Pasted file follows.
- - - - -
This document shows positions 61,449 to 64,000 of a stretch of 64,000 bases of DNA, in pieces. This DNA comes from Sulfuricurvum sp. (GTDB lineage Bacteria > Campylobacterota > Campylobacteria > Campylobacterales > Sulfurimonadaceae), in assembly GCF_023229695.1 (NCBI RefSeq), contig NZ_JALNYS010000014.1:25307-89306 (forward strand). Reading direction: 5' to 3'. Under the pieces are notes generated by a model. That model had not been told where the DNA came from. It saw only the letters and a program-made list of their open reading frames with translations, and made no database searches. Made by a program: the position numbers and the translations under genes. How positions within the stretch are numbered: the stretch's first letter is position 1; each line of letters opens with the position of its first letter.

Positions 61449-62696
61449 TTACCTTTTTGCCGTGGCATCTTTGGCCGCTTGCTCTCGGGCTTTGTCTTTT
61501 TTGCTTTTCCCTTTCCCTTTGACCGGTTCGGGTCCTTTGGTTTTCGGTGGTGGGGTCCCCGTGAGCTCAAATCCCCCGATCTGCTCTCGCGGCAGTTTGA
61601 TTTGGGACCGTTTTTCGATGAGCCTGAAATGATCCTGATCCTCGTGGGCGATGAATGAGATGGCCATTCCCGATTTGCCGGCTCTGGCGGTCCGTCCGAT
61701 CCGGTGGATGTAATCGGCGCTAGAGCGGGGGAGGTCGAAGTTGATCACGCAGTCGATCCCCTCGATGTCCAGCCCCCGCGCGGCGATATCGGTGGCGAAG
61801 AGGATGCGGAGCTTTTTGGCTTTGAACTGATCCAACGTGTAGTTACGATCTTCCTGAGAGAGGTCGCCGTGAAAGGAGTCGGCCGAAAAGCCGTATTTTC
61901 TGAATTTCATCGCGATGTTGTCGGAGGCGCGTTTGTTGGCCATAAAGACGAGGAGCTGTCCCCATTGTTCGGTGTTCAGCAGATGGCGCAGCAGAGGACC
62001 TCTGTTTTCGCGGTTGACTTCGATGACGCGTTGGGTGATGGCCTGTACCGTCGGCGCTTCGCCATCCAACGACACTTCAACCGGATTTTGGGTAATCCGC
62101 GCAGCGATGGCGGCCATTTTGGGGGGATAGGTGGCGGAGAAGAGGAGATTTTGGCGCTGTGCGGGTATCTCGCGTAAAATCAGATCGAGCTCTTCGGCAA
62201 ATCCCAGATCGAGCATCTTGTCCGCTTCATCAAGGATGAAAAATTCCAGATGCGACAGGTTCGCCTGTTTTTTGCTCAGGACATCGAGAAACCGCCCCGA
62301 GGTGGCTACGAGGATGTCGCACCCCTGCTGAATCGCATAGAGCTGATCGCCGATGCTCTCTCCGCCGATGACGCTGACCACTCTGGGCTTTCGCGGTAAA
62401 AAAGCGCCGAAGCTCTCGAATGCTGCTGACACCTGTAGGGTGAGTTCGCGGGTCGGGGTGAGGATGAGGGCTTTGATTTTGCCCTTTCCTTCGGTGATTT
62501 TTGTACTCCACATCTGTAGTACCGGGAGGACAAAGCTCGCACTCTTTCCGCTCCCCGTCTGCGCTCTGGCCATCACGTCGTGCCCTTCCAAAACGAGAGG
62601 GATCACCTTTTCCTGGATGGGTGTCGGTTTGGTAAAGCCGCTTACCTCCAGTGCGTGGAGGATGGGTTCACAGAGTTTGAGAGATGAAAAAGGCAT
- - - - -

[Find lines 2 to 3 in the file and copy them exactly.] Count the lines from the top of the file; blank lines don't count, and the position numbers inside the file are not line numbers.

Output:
Positions 61449-62696
61449 TTACCTTTTTGCCGTGGCATCTTTGGCCGCTTGCTCTCGGGCTTTGTCTTTT